Starting with the first category, I do own a Domke F803, which is actually great, and I use it a lot - or at least I used to. But it is too small to carry a laptop, so fails the “every day” criteria.  But as a small discrete camera satchel, it is unequalled in my opinion.  I’ve been through various non-camera messenger bags, but none have really worked or lasted long. And a few years ago I received a gift of the highly lauded ONA Brixton messenger bag: this, for me, is a disaster. Heavy, inflexible, uncomfortable, with front pockets so tight they’re practically useless. And the canvas has weathered horribly in rain, becoming stiff and shiny, unlike the Domke which weathers beautifully with age. Sorry, but ONA is hipster rubbish in my experience.

In category two I’ve never really found much to beat the modest Kata 467. Unfortunately, a nasty little thief in Bogota agreed with me, so I don’t have it any more. And Kata was bought out by Manfrotto, and their evolution of the 467 doesn’t excite me. I bought a LowePro Rover Pro 35L AW a few years back, but it’s just a mess of straps and weird pockets with this removable camera pod thingy which takes up far too much space. I’ve hardly ever used it.

In category three, I have a LowePro ProTrekker 300 AW which is fine, but a little heavy and cumbersome.  I tried replacing it with a ThinkTank Airport Commuter, but this was a total disaster: the removable waist strap (a feature looking for a requirement if ever there was one) removed itself in an Argentinian 737 overhead locker, and the removable tripod straps (there’s theme there) did the same thing a few weeks later. Never used it since. So, possibly I do have enough bags - but not the right ones.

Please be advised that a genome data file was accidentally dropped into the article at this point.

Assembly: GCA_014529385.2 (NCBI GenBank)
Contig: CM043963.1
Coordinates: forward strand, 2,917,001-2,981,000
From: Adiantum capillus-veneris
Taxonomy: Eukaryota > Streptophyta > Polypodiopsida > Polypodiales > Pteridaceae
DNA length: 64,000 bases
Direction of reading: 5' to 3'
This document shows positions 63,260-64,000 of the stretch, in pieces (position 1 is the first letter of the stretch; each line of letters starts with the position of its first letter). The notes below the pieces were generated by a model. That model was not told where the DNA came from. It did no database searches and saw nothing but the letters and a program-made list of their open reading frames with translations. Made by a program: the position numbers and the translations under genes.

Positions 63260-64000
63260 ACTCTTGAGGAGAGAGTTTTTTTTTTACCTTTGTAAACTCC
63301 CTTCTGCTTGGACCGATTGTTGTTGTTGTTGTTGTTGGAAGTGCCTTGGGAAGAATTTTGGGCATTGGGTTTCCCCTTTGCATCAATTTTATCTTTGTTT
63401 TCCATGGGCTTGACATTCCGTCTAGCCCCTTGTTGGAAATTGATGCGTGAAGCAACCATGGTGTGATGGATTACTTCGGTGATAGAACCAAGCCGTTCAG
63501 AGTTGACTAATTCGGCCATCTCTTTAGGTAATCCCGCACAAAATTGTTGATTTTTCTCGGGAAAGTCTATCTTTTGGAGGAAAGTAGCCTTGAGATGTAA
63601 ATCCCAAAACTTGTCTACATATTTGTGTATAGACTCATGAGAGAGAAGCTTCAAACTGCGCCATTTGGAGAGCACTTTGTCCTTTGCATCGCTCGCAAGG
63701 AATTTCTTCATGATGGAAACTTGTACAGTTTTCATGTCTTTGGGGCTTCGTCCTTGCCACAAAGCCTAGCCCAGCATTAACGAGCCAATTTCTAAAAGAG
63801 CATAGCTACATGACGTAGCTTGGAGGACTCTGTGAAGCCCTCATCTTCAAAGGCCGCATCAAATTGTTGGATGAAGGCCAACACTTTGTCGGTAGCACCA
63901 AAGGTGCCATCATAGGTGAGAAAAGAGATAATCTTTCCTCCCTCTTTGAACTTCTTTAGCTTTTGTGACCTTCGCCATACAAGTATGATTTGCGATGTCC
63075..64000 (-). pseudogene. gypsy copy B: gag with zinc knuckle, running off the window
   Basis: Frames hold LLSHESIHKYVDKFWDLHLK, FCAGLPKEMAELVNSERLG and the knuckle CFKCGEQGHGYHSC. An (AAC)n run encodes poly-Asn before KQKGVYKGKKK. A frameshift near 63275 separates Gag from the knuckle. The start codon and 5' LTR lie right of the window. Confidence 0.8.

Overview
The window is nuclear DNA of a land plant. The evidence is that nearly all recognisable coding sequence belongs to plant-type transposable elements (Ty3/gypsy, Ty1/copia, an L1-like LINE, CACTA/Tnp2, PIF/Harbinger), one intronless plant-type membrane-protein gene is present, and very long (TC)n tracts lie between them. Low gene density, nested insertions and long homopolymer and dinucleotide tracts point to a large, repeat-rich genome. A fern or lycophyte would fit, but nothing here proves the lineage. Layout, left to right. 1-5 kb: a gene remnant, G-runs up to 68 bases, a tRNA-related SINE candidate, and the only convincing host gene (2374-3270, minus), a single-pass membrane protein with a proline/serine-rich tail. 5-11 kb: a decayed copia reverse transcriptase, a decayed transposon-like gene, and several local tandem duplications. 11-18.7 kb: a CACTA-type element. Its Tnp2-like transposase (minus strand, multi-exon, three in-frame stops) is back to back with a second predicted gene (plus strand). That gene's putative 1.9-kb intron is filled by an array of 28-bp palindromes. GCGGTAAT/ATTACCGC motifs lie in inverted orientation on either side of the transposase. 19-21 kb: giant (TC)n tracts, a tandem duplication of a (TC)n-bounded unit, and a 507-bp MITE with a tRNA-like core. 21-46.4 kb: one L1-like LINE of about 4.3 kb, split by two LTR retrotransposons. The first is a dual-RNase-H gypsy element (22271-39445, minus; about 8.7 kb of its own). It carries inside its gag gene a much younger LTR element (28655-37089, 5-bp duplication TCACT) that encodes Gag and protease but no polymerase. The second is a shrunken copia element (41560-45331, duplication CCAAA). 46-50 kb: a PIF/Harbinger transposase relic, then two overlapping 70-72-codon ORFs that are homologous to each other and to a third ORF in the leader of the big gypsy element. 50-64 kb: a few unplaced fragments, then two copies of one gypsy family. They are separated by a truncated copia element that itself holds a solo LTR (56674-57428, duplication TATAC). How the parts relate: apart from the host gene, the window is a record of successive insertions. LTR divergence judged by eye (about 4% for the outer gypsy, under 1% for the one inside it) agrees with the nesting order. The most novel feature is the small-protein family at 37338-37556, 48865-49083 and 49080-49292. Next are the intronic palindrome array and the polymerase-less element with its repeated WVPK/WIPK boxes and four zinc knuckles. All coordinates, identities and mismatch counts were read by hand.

Which brings us to these two:

drm_GR II_20160601_R0000096.jpg

on my left, the $270 WANDRD PRVKE, on my right, the $219 Peak Design Everyday Messenger. Ouch. That’s $489!

This general dissatisfaction with bags, and the apparent inability of mainstream manufacturers to come up with anything really good has left an opportunity in the market. Also, LowePro, Manfrotto, Tamrac et al don’t really seem to have responded to the trend of camera downsizing. Their bags are always quoted as “fitting x DSLRs with x lenses” - sure, that would mean x CSCs with x lenses, but they’d be rattling around in a pointlessly large bag. I’m still not convinced that anyone really caters for this, specifically, but certain smaller manufacturers are trying to offer more focused design, along with less geeky styling, and hipster lifestyle trimmings. For example Peak Design, and WNDRD.